October 13 – November 29, 2017
Note: The show is completely sold out. Still a possibility for standby tickets.
Since 1760, they’ve operated in secret, preparing the way. Once considered legend, they’ve been steadily growing in number and influence. Their existence, in direct response to a pressing need expressed by the natural world, is one of the most significant and far-reaching stories in America: a story of un-natural selection. A story of extinction. The actions of humanity have set into motion events that will outlive our species. It must now be determined what will endure. Do you know how you got here? Do you know where you’re going? Our past is a memory, our future is certain. DODO: the time has come.
Carnegie Museums of Pittsburgh
Fall 2016 – proof-of-concept performance
Mid-2017 – pilot version performed
Drexel University’s Frank Lee, PhD, the founder of Drexel’s Entrepreneurial Game Studio who is known for bringing grand visions to reality, most recently on the Cira Centre office building, and Adrienne Mackey, director of Swim Pony Performing Arts, and an adjunct professor in Drexel’s Antoinette Westphal College of Media Arts & Design, are planning the spectacle, called “War of the Worlds: Philadelphia,” with support from the William Penn Foundation.
The project mixes game play with site-specific live performances around a narrative that the city must prepare for an impending alien attack. Over the course of several months, Philadelphians will have to work together to decipher clues and perform tasks that will protect areas of the city that are deemed vulnerable to alien attack.
Participants will interact with the game online and in-person, requiring players at home and on the streets to solve puzzles, perform, and interact with elements of the game that will be visible throughout the city. In doing so, the players will unite around a shared experience while exploring and connecting with new regions of the city.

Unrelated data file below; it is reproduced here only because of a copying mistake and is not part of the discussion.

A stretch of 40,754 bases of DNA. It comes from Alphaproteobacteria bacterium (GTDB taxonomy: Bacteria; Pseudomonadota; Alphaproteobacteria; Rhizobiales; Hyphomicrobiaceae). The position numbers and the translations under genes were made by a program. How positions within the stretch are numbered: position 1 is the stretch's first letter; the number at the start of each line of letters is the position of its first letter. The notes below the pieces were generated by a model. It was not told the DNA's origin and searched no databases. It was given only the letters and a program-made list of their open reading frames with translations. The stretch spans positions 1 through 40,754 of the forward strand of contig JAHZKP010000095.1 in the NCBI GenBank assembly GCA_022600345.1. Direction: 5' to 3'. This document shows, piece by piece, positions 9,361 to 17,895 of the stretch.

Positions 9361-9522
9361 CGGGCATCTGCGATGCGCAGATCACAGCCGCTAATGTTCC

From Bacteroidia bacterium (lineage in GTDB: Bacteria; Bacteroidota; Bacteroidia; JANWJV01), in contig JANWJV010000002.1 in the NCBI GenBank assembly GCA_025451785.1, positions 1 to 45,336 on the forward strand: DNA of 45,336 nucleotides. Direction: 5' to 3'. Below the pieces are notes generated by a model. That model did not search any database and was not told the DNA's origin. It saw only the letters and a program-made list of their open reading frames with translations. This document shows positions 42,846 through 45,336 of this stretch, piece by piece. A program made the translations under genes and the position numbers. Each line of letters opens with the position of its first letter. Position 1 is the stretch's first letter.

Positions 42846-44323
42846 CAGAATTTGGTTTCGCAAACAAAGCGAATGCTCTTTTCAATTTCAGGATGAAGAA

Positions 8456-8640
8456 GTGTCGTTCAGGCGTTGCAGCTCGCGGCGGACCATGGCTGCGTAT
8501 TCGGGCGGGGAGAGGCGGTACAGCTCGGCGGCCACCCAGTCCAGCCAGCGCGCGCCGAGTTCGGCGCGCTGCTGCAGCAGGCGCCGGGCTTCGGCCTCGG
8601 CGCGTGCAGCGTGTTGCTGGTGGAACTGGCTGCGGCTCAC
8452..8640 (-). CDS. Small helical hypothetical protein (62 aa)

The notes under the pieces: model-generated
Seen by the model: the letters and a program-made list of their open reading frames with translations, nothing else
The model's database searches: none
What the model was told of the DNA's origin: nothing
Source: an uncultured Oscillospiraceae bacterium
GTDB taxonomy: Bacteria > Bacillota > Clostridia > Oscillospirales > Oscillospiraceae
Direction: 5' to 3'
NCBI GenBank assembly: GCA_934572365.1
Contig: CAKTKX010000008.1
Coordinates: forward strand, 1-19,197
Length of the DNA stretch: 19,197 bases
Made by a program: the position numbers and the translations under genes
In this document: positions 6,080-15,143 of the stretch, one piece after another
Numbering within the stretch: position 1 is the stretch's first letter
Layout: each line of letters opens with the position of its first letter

Just as Wells’s first-person narrative gave readers a front seat to the invasion, and Orson Welles’s 1938 radio rendition sent listeners into a frenzy, Lee and Mackey’s interpretation is meant to elicit a visceral reaction that mobilizes a broad group of participants. It merges play and theater on a massive scale representing a unique theatrical experiment in which game players become performers and have the opportunity to change the outcome of the game.
A digital installation, Blueprint embraces the relationship and parallels between art and science, creating compositions through the mathematical principles of logic that underpin life.
Exploring analogies between DNA and computer code, UVA have created the Blueprint series; works that pair genetics and code as the blueprints of artificial and natural systems. As the work slowly changes over time, patterns fluctuate between varying degrees of complexity. Blueprint uses the basic concepts of evolution to create an ever-transitioning image. With cells literally transferring their genes to their adjoining others, color flows like paint across the canvas.
Drawing up a unique colorful composition every minute, Blueprint presents the unlimited outcome that results from a single algorithm or a single set of rules.
After partnering with 3D Systems almost a year ago, Hershey has finally unveiled its first steps into the world of food 3D printing. Today, the confectioner debuted its 3-D Chocolate Candy Printing exhibit at Hershey’s Chocolate World Attraction, where visitors of the Hershey factory will be able to interact with their scientists and the chocolate printing technology.
Starting today, visitors at Hershey’s Chocolate World Attraction can see chocolate 3D printed in real time, along with finished products. They’ll also be able to browse the company’s library of 3D printable models on iPads and have themselves scanned to simulate themselves as 3D printed pieces of chocolate.